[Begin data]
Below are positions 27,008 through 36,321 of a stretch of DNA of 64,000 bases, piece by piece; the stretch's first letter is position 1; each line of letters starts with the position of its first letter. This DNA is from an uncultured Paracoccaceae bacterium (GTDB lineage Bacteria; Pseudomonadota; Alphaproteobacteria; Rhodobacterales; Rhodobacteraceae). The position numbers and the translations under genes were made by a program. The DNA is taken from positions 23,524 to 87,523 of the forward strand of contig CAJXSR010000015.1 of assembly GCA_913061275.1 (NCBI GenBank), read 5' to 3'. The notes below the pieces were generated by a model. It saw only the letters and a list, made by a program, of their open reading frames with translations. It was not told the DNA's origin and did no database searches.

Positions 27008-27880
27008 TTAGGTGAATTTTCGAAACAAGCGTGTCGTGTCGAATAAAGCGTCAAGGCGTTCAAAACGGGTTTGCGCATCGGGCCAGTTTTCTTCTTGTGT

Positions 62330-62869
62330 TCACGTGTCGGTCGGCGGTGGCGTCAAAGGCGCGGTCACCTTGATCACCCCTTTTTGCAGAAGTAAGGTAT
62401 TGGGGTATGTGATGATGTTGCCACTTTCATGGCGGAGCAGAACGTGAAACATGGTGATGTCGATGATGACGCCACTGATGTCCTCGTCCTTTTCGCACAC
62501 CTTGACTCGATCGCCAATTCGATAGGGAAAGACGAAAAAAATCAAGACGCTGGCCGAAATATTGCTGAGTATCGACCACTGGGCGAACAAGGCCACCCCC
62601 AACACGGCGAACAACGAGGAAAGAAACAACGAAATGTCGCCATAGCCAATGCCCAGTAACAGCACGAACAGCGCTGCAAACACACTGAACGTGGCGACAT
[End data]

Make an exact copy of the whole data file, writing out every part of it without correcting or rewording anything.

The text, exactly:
Below are positions 27,008 through 36,321 of a stretch of DNA of 64,000 bases, piece by piece; the stretch's first letter is position 1; each line of letters starts with the position of its first letter. This DNA is from an uncultured Paracoccaceae bacterium (GTDB lineage Bacteria; Pseudomonadota; Alphaproteobacteria; Rhodobacterales; Rhodobacteraceae). The position numbers and the translations under genes were made by a program. The DNA is taken from positions 23,524 to 87,523 of the forward strand of contig CAJXSR010000015.1 of assembly GCA_913061275.1 (NCBI GenBank), read 5' to 3'. The notes below the pieces were generated by a model. It saw only the letters and a list, made by a program, of their open reading frames with translations. It was not told the DNA's origin and did no database searches.

Positions 27008-27880
27008 TTAGGTGAATTTTCGAAACAAGCGTGTCGTGTCGAATAAAGCGTCAAGGCGTTCAAAACGGGTTTGCGCATCGGGCCAGTTTTCTTCTTGTGT

Positions 62330-62869
62330 TCACGTGTCGGTCGGCGGTGGCGTCAAAGGCGCGGTCACCTTGATCACCCCTTTTTGCAGAAGTAAGGTAT
62401 TGGGGTATGTGATGATGTTGCCACTTTCATGGCGGAGCAGAACGTGAAACATGGTGATGTCGATGATGACGCCACTGATGTCCTCGTCCTTTTCGCACAC
62501 CTTGACTCGATCGCCAATTCGATAGGGAAAGACGAAAAAAATCAAGACGCTGGCCGAAATATTGCTGAGTATCGACCACTGGGCGAACAAGGCCACCCCC
62601 AACACGGCGAACAACGAGGAAAGAAACAACGAAATGTCGCCATAGCCAATGCCCAGTAACAGCACGAACAGCGCTGCAAACACACTGAACGTGGCGACAT